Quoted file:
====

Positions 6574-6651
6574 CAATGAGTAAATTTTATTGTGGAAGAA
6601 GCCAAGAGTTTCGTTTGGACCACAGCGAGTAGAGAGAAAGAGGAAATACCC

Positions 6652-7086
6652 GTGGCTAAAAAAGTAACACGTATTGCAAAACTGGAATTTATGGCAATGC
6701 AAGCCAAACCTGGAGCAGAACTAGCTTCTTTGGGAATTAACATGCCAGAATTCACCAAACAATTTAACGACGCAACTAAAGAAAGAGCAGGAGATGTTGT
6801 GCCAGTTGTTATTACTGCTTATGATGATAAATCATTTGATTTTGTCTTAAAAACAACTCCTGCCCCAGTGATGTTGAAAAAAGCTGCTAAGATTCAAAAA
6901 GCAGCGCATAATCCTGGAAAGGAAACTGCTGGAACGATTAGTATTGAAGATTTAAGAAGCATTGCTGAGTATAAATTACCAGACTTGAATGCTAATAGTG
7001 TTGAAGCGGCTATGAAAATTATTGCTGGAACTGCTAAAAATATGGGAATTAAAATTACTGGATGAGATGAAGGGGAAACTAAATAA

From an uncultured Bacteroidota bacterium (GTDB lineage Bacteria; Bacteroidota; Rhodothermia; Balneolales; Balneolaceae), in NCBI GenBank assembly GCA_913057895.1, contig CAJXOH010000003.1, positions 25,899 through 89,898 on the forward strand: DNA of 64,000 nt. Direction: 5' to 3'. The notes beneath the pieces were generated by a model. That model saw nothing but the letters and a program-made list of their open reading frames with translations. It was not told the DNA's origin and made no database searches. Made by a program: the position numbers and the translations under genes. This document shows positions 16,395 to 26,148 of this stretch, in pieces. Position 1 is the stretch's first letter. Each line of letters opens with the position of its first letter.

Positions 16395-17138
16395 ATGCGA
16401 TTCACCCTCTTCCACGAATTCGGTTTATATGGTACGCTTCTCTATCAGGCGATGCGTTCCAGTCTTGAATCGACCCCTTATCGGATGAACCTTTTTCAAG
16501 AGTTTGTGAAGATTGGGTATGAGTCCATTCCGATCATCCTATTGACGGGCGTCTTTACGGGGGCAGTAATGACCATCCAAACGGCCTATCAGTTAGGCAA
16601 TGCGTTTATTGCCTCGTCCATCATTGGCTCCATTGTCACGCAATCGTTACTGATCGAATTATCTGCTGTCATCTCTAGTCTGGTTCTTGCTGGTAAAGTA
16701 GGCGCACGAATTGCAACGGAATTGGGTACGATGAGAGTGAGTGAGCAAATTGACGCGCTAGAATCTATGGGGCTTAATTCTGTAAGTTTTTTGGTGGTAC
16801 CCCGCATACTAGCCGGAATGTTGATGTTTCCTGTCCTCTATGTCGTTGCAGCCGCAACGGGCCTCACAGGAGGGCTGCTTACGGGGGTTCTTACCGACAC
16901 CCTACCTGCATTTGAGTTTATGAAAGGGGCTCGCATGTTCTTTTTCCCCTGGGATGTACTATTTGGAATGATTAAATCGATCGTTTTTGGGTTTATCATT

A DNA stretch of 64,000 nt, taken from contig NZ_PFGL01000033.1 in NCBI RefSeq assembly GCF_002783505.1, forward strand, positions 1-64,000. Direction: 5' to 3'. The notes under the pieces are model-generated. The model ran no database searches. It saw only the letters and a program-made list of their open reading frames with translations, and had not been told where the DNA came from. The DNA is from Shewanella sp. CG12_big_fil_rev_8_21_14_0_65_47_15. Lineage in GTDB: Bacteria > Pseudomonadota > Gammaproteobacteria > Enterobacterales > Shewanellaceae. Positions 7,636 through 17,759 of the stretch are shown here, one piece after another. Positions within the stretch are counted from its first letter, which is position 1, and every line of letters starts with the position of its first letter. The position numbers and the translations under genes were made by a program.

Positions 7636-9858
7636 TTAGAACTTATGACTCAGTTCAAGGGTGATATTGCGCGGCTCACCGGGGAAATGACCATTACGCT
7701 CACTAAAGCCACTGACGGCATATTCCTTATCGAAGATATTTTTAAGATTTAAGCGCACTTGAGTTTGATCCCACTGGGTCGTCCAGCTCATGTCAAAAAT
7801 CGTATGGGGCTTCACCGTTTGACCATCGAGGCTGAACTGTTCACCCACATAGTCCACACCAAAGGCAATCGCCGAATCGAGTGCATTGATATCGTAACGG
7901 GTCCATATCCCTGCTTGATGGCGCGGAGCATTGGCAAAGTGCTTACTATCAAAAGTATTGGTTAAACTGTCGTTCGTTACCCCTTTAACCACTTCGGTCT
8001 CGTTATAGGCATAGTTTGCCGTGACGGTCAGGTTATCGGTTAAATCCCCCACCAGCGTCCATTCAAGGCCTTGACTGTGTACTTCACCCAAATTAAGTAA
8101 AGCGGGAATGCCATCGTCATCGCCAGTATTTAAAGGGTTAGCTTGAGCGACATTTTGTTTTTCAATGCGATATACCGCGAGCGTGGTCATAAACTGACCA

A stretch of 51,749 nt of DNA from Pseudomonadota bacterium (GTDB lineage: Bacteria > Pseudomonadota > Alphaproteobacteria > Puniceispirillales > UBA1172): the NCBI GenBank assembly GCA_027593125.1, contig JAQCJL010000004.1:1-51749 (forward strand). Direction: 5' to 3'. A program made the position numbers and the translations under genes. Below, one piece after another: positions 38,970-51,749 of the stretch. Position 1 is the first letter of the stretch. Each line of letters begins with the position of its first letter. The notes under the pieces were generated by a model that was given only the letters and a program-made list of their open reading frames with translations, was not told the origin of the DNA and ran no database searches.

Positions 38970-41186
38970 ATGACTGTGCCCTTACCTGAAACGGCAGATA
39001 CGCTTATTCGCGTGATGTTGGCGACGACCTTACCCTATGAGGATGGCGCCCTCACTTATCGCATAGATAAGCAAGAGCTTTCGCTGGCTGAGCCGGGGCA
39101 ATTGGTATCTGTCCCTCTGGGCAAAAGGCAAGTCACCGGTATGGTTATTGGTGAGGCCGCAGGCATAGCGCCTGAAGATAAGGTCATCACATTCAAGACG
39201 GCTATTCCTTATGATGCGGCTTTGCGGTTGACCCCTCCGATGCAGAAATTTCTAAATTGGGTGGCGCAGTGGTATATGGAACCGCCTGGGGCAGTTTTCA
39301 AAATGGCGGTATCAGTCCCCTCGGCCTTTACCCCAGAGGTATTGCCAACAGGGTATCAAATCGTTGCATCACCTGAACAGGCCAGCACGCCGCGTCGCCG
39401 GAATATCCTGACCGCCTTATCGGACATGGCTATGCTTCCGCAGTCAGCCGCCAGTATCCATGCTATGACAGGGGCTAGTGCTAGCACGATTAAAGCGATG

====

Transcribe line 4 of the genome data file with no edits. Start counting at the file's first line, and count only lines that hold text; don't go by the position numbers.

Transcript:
Positions 6652-7086